Excise Tax on Foreign Insurance Premiums Held Unconstitutional

By Kral, Kenneth H.; Alek, Elizabeth | Journal of Accountancy, October 1994 | Go to article overview

Excise Tax on Foreign Insurance Premiums Held Unconstitutional


Kral, Kenneth H., Alek, Elizabeth, Journal of Accountancy


The court of federal claims ruled that a tax imposed under IRC section 4371 on foreign insurance premiums violated the export clause of the U.S. Constitution (Article 1, Section 9, Clause 5). The court, in International Business Machines (IBM) v. U.S. (74 AFTR2d Par. 94-5029), sided with IBM because its insurance premiums were based on shipped goods' value, and the tax was therefore a tax on exported goods.

IBM insured all U.S.-manufactured products sold to foreign subsidiaries traveling between U.S. facilities and foreign customers and foreign subsidiaries' consolidation centers with casualty insurance.

The Internal Revenue Service asserted IBM was liable for excise tax under section 4371 for the casualty insurance premiums paid on U.S. goods sold to foreign subsidiaries when the insurance was purchased from a foreign insurance company. Section 4371 imposes an excise tax on insurance and reinsurance policies, indemnity bonds and annuity contracts issued by any foreign insurer, and section 4371(1) specifically imposes a 4% tax on premiums paid on casualty insurance policies and indemnity bonds.

However, the export clause of the U.S. Constitution says. "No tax or duty shall be laid on articles exported from any state." Pointing to Thames & Mersey Marine Insurance Co. v. U.S. (237 U.S. 19 [1915]), which held that the export clause prohibited the levying of stamp taxes on policies for marine insurance on exports, IBM argued that the section 4371 excise tax's application violated the export clause. …

The rest of this article is only available to active members of Questia

Already a member? Log in now.

Notes for this article

Add a new note
If you are trying to select text to create highlights or citations, remember that you must now click or tap on the first word, and then click or tap on the last word.
One moment ...
Default project is now your active project.
Project items

Items saved from this article

This article has been saved
Highlights (0)
Some of your highlights are legacy items.

Highlights saved before July 30, 2012 will not be displayed on their respective source pages.

You can easily re-create the highlights by opening the book page or article, selecting the text, and clicking “Highlight.”

Citations (0)
Some of your citations are legacy items.

Any citation created before July 30, 2012 will labeled as a “Cited page.” New citations will be saved as cited passages, pages or articles.

We also added the ability to view new citations from your projects or the book or article where you created them.

Notes (0)
Bookmarks (0)

You have no saved items from this article

Project items include:
  • Saved book/article
  • Highlights
  • Quotes/citations
  • Notes
  • Bookmarks
Notes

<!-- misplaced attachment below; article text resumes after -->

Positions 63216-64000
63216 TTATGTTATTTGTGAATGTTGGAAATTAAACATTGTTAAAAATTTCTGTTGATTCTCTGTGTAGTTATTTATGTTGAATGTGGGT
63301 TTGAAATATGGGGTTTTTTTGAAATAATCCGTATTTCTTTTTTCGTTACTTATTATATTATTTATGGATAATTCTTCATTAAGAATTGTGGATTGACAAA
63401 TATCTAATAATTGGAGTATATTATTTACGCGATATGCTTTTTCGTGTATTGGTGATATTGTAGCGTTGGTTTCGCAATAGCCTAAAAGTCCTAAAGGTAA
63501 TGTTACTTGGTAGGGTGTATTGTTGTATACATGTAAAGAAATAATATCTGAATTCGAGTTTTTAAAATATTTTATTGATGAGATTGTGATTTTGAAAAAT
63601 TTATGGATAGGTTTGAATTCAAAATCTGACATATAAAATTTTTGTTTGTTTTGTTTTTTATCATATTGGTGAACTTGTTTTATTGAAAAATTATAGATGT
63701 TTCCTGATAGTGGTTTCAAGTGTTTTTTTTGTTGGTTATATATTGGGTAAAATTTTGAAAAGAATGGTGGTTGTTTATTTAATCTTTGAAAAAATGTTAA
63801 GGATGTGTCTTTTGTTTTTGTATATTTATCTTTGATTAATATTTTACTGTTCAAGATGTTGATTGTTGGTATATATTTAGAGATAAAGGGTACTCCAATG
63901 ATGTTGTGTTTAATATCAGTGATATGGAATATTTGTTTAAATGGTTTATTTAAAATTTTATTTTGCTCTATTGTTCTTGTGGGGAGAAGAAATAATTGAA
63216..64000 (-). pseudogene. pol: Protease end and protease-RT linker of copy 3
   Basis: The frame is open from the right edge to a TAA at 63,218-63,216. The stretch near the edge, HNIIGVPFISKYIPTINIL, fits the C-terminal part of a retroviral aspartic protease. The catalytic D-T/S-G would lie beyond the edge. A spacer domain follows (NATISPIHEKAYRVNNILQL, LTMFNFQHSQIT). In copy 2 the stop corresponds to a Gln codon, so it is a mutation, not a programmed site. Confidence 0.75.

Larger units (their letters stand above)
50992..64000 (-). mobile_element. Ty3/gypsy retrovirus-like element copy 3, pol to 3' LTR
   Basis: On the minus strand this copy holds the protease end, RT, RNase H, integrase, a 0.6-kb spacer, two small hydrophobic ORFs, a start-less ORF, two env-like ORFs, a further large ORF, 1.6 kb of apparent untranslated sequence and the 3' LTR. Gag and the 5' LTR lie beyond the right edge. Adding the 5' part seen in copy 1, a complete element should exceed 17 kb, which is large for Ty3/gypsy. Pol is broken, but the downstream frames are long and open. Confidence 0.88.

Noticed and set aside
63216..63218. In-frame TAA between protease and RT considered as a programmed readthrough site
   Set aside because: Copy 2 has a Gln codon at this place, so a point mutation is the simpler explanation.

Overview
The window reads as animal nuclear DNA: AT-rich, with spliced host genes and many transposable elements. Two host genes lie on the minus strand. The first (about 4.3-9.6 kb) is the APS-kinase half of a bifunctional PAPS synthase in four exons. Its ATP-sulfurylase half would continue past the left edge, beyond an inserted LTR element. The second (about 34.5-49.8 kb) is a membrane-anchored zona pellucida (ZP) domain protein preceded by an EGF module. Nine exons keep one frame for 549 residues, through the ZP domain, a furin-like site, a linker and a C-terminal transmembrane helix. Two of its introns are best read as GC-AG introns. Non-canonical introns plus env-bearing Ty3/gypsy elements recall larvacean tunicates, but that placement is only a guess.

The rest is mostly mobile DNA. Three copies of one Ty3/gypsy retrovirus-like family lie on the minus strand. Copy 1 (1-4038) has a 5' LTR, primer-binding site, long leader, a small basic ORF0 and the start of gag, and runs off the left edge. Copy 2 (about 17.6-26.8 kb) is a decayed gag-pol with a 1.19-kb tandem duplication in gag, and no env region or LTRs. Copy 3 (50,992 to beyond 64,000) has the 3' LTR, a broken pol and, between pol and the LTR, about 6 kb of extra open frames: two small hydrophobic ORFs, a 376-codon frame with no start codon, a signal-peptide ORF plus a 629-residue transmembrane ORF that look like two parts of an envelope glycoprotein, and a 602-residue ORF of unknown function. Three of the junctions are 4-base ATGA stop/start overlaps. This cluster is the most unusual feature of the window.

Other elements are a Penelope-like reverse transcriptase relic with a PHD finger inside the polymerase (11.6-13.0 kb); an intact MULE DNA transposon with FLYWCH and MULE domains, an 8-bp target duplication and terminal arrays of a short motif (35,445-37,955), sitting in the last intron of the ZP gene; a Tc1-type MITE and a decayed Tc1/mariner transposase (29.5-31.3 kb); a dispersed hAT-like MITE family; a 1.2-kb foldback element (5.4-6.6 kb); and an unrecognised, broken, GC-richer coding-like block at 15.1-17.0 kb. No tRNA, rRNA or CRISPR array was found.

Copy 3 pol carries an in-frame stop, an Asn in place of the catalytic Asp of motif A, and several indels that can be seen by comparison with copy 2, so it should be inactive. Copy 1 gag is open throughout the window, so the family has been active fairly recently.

Cite this article

Cited article

Style
Citations are available only to our active members.
Buy instant access to cite pages or passages in MLA, APA and Chicago citation styles.

(Einhorn, 1992, p. 25)

(Einhorn 25)

1. Lois J. Einhorn, Abraham Lincoln, the Orator: Penetrating the Lincoln Legend (Westport, CT: Greenwood Press, 1992), 25, http://www.questia.com/read/27419298.

Cited article

Excise Tax on Foreign Insurance Premiums Held Unconstitutional
Settings

Settings

Typeface
Text size Smaller Larger Reset View mode
Search within

Search within this article

Look up

Look up a word

  • Dictionary
  • Thesaurus
Please submit a word or phrase above.
Print this page

Print this page

Why can't I print more than one page at a time?

Help
Full screen

matching results for page

    Questia reader help

    How to highlight and cite specific passages

    1. Click or tap the first word you want to select.
    2. Click or tap the last word you want to select, and you’ll see everything in between get selected.
    3. You’ll then get a menu of options like creating a highlight or a citation from that passage of text.

    OK, got it!

    Cited passage

    Style
    Citations are available only to our active members.
    Buy instant access to cite pages or passages in MLA, APA and Chicago citation styles.

    "Portraying himself as an honest, ordinary person helped Lincoln identify with his audiences." (Einhorn, 1992, p. 25).

    "Portraying himself as an honest, ordinary person helped Lincoln identify with his audiences." (Einhorn 25)

    "Portraying himself as an honest, ordinary person helped Lincoln identify with his audiences."1

    1. Lois J. Einhorn, Abraham Lincoln, the Orator: Penetrating the Lincoln Legend (Westport, CT: Greenwood Press, 1992), 25, http://www.questia.com/read/27419298.

    Cited passage

    Thanks for trying Questia!

    Please continue trying out our research tools, but please note, full functionality is available only to our active members.

    Your work will be lost once you leave this Web page.

    Buy instant access to save your work.

    Already a member? Log in now.

    Oops!

    An unknown error has occurred. Please click the button below to reload the page. If the problem persists, please try again in a little while.